- Site approval. Experts throughout the industry share the view that the UK is one of the most difficult places in Europe to get planning consent; it can take up to five times as long as in best-practice European countries. The UK is a densely populated island, and the planning process is very complicated, with many stakeholders having deeply entrenched positions. Although the site approval issue is unlikely to be fully resolved, current initiatives may drive some improvement in the short term. In addition to this, the site approval process is less complex offshore, so the shift in emphasis to offshore will gradually reduce the significance of this bottleneck;
- Employment and skills supply. The UK faces a significant demand/supply imbalance in the wind energy labour market already, and the sector continues to grow. The pools of people with the skills and experience to perform many of the roles are limited. As growth accelerates, filling the new roles will be challenging, and a number of specialist roles will become even more difficult to fill. Industry players currently see this issue as the fourth most significant barrier to growth in the sector, though it is set to increase in importance (see below for more in-depth analysis);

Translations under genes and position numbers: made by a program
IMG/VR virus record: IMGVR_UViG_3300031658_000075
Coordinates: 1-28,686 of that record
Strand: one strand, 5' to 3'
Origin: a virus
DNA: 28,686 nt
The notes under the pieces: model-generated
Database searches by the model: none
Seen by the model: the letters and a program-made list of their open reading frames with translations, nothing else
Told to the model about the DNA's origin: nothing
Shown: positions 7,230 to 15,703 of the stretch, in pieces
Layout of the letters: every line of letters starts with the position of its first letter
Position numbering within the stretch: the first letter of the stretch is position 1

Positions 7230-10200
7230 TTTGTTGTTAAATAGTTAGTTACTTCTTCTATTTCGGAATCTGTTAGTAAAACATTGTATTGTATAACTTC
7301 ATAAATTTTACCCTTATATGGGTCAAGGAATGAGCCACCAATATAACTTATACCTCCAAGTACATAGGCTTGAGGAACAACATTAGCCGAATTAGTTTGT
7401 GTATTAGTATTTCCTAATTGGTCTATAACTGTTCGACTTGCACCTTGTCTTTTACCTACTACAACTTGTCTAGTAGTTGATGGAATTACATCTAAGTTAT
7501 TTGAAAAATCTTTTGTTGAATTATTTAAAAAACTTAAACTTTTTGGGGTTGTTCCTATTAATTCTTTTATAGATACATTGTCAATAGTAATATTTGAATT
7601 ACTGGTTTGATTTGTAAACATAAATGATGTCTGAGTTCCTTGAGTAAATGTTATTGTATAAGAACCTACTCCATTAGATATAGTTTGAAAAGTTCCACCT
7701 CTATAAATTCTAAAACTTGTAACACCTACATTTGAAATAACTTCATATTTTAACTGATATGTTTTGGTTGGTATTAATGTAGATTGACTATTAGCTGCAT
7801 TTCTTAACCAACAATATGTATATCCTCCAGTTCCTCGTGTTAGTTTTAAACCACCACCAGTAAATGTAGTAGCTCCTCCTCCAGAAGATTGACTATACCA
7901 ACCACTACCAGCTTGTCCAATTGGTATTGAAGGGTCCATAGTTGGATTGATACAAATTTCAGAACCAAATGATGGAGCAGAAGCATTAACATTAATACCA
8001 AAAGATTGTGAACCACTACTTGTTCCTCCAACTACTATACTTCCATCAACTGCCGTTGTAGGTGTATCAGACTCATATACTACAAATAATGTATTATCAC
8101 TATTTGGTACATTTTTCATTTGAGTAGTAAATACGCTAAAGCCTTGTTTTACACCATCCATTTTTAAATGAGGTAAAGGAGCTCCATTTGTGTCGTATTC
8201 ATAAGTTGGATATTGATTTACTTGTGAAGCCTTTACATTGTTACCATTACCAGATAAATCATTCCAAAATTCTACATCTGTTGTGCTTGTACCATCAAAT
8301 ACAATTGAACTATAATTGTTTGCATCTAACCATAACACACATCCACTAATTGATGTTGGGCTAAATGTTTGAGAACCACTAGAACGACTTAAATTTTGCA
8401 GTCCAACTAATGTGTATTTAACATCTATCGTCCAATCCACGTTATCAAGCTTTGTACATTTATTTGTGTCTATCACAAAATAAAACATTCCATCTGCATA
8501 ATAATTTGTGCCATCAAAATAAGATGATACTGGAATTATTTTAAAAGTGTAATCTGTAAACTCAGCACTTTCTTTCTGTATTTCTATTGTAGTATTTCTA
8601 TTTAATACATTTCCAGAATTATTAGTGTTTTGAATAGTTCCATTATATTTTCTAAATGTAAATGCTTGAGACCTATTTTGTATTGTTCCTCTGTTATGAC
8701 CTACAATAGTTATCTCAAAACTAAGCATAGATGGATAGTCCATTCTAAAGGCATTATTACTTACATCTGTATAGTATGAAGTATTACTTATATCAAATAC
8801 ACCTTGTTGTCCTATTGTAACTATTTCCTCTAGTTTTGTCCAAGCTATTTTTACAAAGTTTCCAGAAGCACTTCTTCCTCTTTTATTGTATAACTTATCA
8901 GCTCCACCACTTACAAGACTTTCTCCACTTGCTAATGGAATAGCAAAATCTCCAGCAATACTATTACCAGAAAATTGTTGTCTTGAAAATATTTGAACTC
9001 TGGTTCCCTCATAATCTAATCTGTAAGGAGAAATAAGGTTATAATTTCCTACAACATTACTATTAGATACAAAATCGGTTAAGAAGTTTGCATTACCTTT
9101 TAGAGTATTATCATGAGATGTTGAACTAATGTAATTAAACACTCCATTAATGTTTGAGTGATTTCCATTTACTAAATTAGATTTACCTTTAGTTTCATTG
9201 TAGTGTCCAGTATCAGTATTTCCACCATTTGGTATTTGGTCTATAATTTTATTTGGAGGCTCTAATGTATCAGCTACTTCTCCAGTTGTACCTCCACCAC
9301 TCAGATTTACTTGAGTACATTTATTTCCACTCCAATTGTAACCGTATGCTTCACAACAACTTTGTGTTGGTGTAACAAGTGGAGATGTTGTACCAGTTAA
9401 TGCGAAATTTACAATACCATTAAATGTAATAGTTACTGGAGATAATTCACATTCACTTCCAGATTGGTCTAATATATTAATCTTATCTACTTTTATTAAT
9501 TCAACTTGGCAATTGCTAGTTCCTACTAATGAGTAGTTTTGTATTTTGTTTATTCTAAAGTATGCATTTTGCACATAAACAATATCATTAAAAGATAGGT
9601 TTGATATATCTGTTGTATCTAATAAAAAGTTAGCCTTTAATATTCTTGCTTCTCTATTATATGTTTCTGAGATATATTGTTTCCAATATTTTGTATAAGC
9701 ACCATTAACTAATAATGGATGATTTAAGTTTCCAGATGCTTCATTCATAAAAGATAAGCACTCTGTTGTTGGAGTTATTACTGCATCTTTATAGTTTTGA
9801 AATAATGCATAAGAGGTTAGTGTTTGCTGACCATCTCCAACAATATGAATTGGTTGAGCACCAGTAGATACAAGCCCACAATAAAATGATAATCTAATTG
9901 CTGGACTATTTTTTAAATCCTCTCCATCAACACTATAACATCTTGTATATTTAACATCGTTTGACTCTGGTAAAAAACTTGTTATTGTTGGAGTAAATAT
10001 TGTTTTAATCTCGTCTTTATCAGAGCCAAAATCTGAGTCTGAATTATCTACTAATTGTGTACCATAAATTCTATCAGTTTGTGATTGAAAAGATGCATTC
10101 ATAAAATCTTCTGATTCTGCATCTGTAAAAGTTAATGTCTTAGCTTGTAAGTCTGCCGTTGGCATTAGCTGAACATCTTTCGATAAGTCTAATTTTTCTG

- Supply chain. A number of points in the supply chain are prone to shortages—the most important of which are wind turbines, themselves, vessels, cables, and offshore substations. Significant manufacturing capacity is due to come into operation into Europe in the near future, and when it does it will go some way towards addressing certain bottlenecks. Nevertheless, supply chain shortages will remain a concern, particularly in offshore wind;